Rest – SOAP – What’s the point

restsoap

I mean, really, what is the point of SOAP?

Web services have been around for a while, and for a while it seemed that the terms 'SOAP' and 'Web service' were largely interchangeable. However SOAP always seemed unwieldy and massively overcomplicated to me.

Then REST came along, and suddenly web services made sense.

As Joel Spolsky says, give a programmer a REST URL, and they can start playing with the service right away, figuring it out.

SOAP is obfuscated behind WSDLs and massively verbose XML, and despite being web based, you can't do anything as simple as access a SOAP service with a web browser.

So the essence of my question is:

  • Are there any good reasons to ever choose SOAP over REST?
  • Are you working with SOAP now? Would it be better if the interface was REST?
  • Am I wrong?

Best Solution

As Joel Spolsky says, give a programmer a REST URL, and they can start playing with the service right away, figuring it out.

Whereas if the service had a well specified, machine readable contract, then the programmer wouldn't have to waste any time figuring it out.

(not that WSDL/SOAP is necessarily an example of good implementation of a well specified contract, but that was the point of WSDL)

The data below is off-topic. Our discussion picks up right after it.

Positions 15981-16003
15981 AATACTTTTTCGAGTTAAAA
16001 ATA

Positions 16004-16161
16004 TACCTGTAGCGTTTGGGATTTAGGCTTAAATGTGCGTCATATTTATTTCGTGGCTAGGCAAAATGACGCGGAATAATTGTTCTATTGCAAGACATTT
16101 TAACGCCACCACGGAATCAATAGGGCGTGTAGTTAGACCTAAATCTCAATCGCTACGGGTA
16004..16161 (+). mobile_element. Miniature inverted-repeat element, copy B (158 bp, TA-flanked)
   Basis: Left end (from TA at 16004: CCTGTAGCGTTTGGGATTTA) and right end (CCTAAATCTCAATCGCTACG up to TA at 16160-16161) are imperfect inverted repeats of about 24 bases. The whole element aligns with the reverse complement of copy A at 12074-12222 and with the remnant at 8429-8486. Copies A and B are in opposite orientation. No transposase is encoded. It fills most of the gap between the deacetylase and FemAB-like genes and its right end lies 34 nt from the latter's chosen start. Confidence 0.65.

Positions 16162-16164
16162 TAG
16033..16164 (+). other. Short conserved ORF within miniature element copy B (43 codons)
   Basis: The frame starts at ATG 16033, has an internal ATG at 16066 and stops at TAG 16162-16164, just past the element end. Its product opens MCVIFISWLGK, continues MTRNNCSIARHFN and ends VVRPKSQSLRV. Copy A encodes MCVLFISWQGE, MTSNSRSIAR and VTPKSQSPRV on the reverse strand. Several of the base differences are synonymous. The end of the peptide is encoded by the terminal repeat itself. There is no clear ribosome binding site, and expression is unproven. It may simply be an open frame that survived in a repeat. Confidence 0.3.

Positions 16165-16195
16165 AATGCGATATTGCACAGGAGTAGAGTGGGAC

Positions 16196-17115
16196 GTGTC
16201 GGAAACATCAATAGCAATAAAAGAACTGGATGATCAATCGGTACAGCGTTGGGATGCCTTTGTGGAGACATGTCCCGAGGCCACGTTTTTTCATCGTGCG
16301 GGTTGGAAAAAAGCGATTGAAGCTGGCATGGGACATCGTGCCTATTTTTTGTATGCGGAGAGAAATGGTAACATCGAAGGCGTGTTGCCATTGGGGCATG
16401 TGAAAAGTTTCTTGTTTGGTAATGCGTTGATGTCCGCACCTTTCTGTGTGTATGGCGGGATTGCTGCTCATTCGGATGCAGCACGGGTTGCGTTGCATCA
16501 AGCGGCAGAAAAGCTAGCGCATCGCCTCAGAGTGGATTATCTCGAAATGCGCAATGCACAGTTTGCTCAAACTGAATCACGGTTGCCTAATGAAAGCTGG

Originally, SOAP was a simple protocol which allowed you to add a header to a message, and had a standardized mapping of object instances to XML structures. Putting the handling metadata in the message simplified the client code, and meant you could very simply persist and queue messages.

I never needed the header processing details when I built SOAP services back in 2001. This was pre-WSDL, and it was then normal to use GET for getting information and queries (no different to most applications which claim to be REST; REST has more in terms of using hyperlinks for service discovery) and POST with a SOAP payload to perform actions. Those actions which created resources would return the URL of the created resource to the client, and the client could then GET the resource. I think it's the fact that WSDL made it easy to think only in terms of RPC rather than actions which create resources which made SOAP lose the plot.